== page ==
What to consider when re-entering the work force

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By Maryellen Garrison

The recent economic recession hit many Americans hard. If you’re over the age of 55 and are looking for employment, you are not alone. The Bureau of Labor Statistics reported that the unemployment rate for older workers was 5.3 percent in August 2013. While this figure is down from its high of 7.2 percent in December 2009, it is still nearly twice as high as when the recession began in 2007. While long-term unemployment rose substantially across demographics, it occurred at a greater rate for older workers compared to younger workers. Nearly 50 percent of unemployed older workers have been actively seeking employment for more than six months.

The 2012 report by the Government Accountability Office found that older workers face several challenges to obtaining or regaining employment including high salary expectations, expensive health benefits, out-of-date skills and visible frustration during job interviews.

Eldercare has a brochure with tips to help older jobseekers brush up on their resume writing, interview techniques and application forms. It is available online at http://www.eldercare.gov/eldercare.net/public/Resources/Brochures/docs/O.... Other useful websites include the U.S. Department of Labor http://doleta.gov/seniors/ and its CareerOneStop http://www.careeronestop.org/ and AARP http://www.aarp.org/work/job-hunting/.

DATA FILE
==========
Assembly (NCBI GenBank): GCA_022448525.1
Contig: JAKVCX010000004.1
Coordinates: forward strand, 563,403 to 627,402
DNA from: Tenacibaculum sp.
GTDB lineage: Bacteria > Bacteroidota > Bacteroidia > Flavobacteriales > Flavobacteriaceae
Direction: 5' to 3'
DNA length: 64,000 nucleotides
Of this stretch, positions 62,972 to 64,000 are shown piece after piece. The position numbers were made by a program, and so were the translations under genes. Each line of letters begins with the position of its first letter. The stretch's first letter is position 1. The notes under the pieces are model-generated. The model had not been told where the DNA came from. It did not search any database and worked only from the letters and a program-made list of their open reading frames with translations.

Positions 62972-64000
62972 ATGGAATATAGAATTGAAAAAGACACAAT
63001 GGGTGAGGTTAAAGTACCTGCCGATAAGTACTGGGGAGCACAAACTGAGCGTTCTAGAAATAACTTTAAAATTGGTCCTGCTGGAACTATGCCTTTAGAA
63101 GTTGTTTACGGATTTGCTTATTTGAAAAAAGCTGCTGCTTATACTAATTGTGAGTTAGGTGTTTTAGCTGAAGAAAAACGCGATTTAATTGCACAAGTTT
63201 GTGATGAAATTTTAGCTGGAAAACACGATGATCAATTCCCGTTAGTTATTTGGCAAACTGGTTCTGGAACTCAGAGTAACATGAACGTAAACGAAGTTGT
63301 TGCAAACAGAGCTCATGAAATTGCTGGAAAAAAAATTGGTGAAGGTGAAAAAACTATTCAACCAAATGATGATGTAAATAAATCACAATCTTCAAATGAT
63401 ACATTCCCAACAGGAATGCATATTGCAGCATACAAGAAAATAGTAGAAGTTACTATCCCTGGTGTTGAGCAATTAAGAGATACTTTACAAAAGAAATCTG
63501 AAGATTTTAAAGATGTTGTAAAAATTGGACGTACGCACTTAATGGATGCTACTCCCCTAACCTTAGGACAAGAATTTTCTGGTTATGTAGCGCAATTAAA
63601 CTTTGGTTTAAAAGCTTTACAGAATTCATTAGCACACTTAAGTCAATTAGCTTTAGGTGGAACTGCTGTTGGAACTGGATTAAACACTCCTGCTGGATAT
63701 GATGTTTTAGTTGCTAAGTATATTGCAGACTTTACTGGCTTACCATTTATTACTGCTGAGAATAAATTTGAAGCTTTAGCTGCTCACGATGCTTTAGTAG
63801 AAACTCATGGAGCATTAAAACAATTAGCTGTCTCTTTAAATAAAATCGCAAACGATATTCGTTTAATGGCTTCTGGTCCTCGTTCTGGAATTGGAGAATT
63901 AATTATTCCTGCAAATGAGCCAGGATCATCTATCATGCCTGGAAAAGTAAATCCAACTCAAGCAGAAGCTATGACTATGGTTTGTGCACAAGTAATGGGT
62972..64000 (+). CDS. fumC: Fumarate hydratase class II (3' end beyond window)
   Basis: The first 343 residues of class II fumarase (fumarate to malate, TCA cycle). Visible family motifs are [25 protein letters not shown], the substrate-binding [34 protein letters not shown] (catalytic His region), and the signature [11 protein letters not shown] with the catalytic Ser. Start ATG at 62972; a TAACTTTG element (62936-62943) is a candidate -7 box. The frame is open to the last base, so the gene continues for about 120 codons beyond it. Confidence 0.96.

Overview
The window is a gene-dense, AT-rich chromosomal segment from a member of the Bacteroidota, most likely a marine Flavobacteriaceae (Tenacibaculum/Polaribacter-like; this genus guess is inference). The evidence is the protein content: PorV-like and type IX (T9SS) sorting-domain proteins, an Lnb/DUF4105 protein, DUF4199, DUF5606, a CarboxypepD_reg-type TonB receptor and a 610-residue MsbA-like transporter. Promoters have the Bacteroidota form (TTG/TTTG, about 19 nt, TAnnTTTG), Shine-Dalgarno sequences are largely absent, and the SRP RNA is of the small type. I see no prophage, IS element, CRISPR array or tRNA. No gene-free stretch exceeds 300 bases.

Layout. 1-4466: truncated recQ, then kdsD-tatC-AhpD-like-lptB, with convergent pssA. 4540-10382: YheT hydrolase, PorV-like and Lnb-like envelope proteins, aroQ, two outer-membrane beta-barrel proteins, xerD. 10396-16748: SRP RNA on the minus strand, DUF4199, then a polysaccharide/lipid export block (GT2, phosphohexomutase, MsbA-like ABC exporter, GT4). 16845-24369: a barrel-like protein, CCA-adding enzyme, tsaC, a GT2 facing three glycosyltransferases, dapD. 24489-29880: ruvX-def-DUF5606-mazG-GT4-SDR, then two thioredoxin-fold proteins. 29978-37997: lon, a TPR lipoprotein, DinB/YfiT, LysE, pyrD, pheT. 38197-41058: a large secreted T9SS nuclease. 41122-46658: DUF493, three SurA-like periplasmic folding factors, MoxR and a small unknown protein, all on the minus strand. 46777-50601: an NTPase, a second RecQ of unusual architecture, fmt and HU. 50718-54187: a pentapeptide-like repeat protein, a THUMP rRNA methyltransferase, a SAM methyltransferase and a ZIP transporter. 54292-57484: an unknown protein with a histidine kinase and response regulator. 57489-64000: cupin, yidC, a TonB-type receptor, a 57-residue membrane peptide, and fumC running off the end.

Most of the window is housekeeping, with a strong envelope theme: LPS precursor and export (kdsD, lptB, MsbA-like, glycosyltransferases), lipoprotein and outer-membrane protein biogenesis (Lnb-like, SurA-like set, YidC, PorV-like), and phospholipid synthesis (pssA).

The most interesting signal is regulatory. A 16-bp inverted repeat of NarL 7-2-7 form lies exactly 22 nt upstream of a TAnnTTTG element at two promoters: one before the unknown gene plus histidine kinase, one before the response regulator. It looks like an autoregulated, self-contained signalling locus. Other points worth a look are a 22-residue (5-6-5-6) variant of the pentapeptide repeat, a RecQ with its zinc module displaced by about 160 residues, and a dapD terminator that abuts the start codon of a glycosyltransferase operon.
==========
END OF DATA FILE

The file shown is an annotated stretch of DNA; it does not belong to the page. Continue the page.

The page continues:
If you are currently receiving Social Security benefits and are thinking about re-entering the work force to supplement your income, you should realize that paid employment could affect your benefits. If you work and are older than full retirement age, you may keep all of your benefits despite your earnings amount. Full retirement age for those born between Jan. 2, 1943, and Jan. 1, 1955, is 66. In 2014, workers younger than full retirement age receiving Social Security will have their benefits reduced $1 from every $2 they earned over $15,480. Those receiving Social Security benefits who will reach full retirement age in 2014 will have their benefits reduced by $1 for every $3 they earned over $41,400 until they reach their birth month. Contact your local Social Security office to find out the amount you can earn while receiving Social Security payments.

Many employers value older workers for their experience, work ethic and mentoring abilities and are willing to hire older adults.